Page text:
11 Mar 2005

Court Observes Evidence of PETROECUADOR Pipeline Breaks and Spills During Judicial Inspection of Shushufindi-8

NUEVA LOJA, Ecuador, March 11, 2005 - Yesterday the Judicial Inspection took place at the well site Shushufindi-8, around which during the last 20 years several industrial installations have been built and PETROECUADOR has had several pipeline breaks and oil spills. Although the industrial facilties currently located near the site are unrelated to Texaco Petroleum Company (Texpet) or its former minority share in the consortium with PETROECUADOR, they have affected the environmental conditions at Shushufindi-8.

Adolfo Callejas, attorney for ChevronTexaco, denounced as false the several claims made by the plaintiffs┬┤ lawyers, emphasizing that:

  • ChevronTexaco is not responsible for widespread deforestation in the Amazon Region. Callejas pointed out that according to two environmental audits only 2,600 hectares were cleared during the period of consortium operations. This is less than one-half of one percent of the entire Ecuadorian Amazon Basin.
  • ChevronTexaco is not responsible for any environmental damages within the area of the former consortium operations. He emphasized that Texpet fully complied with its share of the environmental remediation work. PETROECUADOR has not performed a comprehensive remediation of the areas it is responsible for. The environmental condition of the area has since been affected by other industries and factors that have modified the environmental condition of the Amazon region during the last 12 years.

Shushufindi-8 is surrounded by industrial facilities: a natural gas plant and a refinery, both of which are owned by the Government of Ecuador; a petroleum installation operated by the oil company Repsol-YPF, and a privately'operated contaminated waste disposal facility. Along the eastern border of the well site several sections of broken and cut pipelines, which are part of the flow lines that carry oil to the Production Station Shushufindi Central, offered evidence of previous PETROECUADOR oil spills at the site.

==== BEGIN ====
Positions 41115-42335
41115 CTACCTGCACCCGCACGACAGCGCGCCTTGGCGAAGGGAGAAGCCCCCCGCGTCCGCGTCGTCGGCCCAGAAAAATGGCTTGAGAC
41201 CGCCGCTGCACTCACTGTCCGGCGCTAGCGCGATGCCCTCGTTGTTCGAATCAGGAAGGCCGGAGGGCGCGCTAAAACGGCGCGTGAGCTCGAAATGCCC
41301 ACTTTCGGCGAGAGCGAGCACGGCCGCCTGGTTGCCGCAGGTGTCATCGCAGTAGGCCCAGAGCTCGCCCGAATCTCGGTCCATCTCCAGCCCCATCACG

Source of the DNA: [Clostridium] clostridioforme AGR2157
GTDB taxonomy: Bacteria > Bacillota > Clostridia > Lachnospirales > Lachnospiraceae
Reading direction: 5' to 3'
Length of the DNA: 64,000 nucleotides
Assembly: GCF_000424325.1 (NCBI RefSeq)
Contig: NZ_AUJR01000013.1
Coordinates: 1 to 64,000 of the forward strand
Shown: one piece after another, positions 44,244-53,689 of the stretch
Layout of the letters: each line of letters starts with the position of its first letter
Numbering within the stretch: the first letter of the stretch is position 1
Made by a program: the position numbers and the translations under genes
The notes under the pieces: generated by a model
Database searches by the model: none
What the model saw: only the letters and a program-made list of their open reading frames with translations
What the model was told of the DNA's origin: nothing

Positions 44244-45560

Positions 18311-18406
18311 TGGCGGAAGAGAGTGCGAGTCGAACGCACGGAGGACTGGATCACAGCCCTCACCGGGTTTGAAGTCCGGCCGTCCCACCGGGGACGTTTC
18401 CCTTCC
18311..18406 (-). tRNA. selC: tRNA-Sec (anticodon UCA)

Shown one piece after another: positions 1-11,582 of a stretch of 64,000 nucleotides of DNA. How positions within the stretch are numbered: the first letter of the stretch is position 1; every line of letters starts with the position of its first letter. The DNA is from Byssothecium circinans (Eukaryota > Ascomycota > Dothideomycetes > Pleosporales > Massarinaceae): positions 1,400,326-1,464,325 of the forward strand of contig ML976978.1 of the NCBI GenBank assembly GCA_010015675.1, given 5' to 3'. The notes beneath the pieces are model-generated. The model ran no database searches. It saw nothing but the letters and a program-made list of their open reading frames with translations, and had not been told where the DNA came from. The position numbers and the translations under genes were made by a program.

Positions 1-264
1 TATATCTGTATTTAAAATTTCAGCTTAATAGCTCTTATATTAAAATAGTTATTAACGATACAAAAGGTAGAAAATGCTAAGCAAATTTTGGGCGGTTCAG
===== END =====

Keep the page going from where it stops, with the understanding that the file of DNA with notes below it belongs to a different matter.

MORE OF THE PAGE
• During the tour around Shushufindi-8 the Court saw a poorly closed oil well - work that was done by PETROECUADOR in September 2004, 14 years after the state-owned oil company assumed sole ownership and operatorship of the former consortium. A ChevronTexaco attorney pointed out that the date welded onto the closed well contradicts the plaintiffs' claims that any environmental damage existing in the area can only be attributable to Texpet.
  • Callejas also pointed out PETROECUADOR┬┤s responsibility for the environmental conditions at Shushufindi-8, where according to official information from PETROECUADOR several spills had occurred (December 30, 1998; January 9, 1999; February 18, 1999), after Texpet concluded its remediation work. Callejas reminded the Court that in 1998 the Ecuadorian government declared that Texpet had fulfilled its part of the environmental contract, and the government liberated the company of any responsibility for environmental conditions within the whole concession area. In this way the Ecuadorian Government not only recognized that Texpet had fulfilled its environmental responsibilities, but the government also accepted its own exclusive responsibility for the environmental conditions of the oil facilities.

ChevronTexaco is defending itself in a lawsuit promoted by American lawyers, who allege environmental damages and health damages produced by Texpet operations, which kept a minority share with PETROECUADOR in an Oil Consortium. Texpet stop operating in 1990 and concluded its oil activities in Ecuador in 1992, meanwhile PETROECUADOR has been the exclusive owner and operator of the Consortium Facilities during the last 12 years. The Inspection conducted yesterday was the twentieth of a series of 122 inspections, which the Court started on August 2004.

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